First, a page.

Month: August 2008
U.S. News and World Report ranks George Mason the #1 up-and-coming National University. The economics department and the law school are doing very well but so are many other innovative departments. The report notes:
Established in 1972, Mason is a relatively young university. Not bound by tradition and old ways of thinking, the university and its
faculty embrace technology and new approaches to learning. Mason was
the first university in the country to offer doctoral programs in
conflict resolution, bioinformatics, computational social sciences, and
information technology; and the first to offer a graduate degree in
A US woman has been arrested and handcuffed for failing to pay fines for two overdue library books.
Heidi Dalibor, of Grafton, Wisconsin, is the first to admit that she ignored calls and letters from her local library.
She also admits that she ignored a notice to appear in municipal court or pay the fine, reports the News Graphic.
But the last thing she expected was a knock on her door by Grafton police.
1. Why don’t all peoples form neat, orderly lines?
3. Charles Mann, on our eroding supply of dirt and the economics of soil. I am a big fan of Mann (he wrote the superb 1491) and this is one of the best magazine pieces of this year if not the best. On top of all the good economics in this piece, learn how the "black revolution" — putting carbon in the soil — may solve agricultural problems and alleviate global warming at the same time. Hat tip to Kottke.
4. The latest: "Chile’s lower house of congress has suspended plans to boost a $1,626 gasoline subsidy for each of its members."
Ad Bergsma says yes:
Advice for a happier life is found in so-called ‘self-help books’, which are
widely sold in modern countries these days. These books popularize insights from psychological science and draw in particular on the newly developing ‘positive psychology’. An analysis of 57 best-selling psychology books in the Netherlands makes clear that the primary aim is not to alleviate the symptoms of psychological disorders, but to enhance personal strengths and functioning. Common themes are: personal growth, personal relations, coping with stress and identity. There is a lot of skepticism about these self-help books. Some claim that they provide false hope or even do harm. Yet there are also reasons to expect positive effects from reading such books. One reason is that the messages fit fairly well with observed conditions for happiness and another reason is that such books may encourage active coping. There is also evidence for the effectiveness of bibliotherapy in the treatment of psychological disorders. The positive and negative consequences of self-help are a neglected subject in academic psychology. This is regrettable, because self-help books may be the most important–although not the most reliable–channel through which psychological insights find their way to the general audience.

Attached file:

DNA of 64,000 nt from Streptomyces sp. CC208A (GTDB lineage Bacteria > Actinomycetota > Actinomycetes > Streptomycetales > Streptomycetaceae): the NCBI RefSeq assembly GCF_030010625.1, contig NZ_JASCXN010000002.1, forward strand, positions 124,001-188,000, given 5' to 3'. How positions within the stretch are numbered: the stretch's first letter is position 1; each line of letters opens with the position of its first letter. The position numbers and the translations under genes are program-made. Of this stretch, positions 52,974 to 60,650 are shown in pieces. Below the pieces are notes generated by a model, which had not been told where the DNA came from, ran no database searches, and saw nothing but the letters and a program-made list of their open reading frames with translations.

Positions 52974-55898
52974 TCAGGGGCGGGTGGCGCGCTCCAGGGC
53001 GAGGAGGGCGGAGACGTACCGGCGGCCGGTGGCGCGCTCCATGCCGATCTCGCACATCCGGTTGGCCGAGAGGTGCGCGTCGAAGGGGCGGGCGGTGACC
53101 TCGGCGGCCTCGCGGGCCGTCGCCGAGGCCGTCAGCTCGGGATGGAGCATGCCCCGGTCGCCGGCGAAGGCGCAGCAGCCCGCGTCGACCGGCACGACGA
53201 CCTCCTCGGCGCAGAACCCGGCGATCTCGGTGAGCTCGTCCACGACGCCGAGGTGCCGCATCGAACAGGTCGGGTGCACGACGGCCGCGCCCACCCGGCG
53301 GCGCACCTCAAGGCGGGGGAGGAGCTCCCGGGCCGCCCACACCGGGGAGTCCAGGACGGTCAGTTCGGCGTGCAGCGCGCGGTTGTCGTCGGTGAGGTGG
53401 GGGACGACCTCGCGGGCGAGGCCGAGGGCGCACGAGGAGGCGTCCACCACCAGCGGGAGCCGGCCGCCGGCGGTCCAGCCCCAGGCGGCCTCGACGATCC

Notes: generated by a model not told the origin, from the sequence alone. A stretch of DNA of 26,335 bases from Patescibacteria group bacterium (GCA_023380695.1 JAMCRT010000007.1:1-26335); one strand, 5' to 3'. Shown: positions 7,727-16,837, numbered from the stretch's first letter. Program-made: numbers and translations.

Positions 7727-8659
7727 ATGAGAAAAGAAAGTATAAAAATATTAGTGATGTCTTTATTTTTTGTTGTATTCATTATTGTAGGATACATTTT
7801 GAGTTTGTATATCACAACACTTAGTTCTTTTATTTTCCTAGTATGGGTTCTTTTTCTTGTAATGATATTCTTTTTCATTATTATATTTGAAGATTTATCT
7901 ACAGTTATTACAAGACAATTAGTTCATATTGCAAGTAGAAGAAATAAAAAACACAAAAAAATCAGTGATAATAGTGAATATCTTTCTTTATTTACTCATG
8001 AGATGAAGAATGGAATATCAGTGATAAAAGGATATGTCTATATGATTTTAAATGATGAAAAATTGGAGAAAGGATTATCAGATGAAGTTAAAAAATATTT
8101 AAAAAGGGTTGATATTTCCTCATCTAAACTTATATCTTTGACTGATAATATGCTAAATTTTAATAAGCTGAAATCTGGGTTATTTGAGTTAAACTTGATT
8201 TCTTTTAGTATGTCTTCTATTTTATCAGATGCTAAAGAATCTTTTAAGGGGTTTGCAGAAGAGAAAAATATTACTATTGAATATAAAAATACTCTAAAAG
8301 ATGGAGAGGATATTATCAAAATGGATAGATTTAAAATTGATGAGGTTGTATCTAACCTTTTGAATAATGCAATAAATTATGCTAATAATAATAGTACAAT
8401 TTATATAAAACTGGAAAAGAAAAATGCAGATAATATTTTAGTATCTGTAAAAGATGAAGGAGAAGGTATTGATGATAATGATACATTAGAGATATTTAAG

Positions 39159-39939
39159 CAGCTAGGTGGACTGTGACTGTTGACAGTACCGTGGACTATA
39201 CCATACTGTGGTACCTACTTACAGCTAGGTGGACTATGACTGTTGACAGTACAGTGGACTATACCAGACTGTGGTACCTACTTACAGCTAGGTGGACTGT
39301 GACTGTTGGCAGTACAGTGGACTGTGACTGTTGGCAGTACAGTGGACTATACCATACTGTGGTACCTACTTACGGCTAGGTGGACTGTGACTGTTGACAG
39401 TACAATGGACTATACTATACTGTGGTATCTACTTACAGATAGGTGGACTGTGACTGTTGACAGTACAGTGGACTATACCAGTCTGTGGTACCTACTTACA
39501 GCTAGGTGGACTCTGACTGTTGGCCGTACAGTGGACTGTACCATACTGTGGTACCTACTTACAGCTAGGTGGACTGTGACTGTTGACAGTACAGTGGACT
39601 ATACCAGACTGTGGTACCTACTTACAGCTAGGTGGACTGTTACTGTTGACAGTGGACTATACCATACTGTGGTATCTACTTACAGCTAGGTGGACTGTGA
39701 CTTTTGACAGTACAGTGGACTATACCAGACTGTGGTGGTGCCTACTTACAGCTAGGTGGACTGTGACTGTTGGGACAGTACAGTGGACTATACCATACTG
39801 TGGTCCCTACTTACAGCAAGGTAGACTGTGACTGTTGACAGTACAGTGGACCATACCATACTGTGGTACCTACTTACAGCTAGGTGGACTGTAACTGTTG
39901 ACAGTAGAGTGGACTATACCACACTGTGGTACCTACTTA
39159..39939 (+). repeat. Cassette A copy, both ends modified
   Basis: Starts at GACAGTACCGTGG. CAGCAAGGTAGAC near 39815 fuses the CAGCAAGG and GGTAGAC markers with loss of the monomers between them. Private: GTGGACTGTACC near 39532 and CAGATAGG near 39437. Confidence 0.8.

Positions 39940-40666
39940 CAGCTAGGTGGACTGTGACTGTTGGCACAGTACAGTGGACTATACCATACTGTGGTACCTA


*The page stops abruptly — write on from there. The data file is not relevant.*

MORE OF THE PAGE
Here is the full issue, of the Journal of Happiness Research, and I thank whichever web site led me to this, sorry I forget.
I like that word: bibliotherapy.
I have yet to read this paper, by Antoni Estevadeordal and Alan M. Taylor, but it appears to be of considerable interest for recent debates on free trade. The main argument is that trade really does raise growth rates by a noticeable amount:
According to the Washington Consensus, developing countries` growth would benefit from a reduction in tariffs and other barriers to trade. But a backlash against this view now suggests that trade policies have little or no impact on growth. If "getting policies right" is wrong or infeasible, this leaves only the more tenuous objective of "getting institutions right" (Easterly 2005, Rodrik 2006). However, the empirical basis for judging recent trade reforms is weak. Econometrics are mostly ad hoc; results are typically not judged against models; trade policies are poorly measured (or not measured at all, as when trade volumes are spuriously used); and the most influential studies in the literature are based on pre-1990 experience (which predates the "Great Liberalization" in developing countries which followed the GATT Uruguay Round). We address all of these concerns — by using a model-based analysis which highlights tariffs on capital and intermediate goods; by compiling new disaggregated tariff measures to empirically test the model; and by employing a treatment-and-control empirical analysis of pre- versus post-1990 performance of liberalizing and nonliberalizing countries. We find evidence that a specific treatment, liberalizing tariffs on imported capital and intermediate goods, did lead to faster GDP growth, and by a margin consistent with theory (about 1 percentage point per annum). Endogeneity problems are considered and other observations are consistent with the proposed mechanism: changes to other tariffs, e.g. on consumption goods, though collinear with general tariffs reforms, are more weakly correlated with growth outcomes; and the treatment and control groups display different behavior of investment prices and quantities, and capital flows.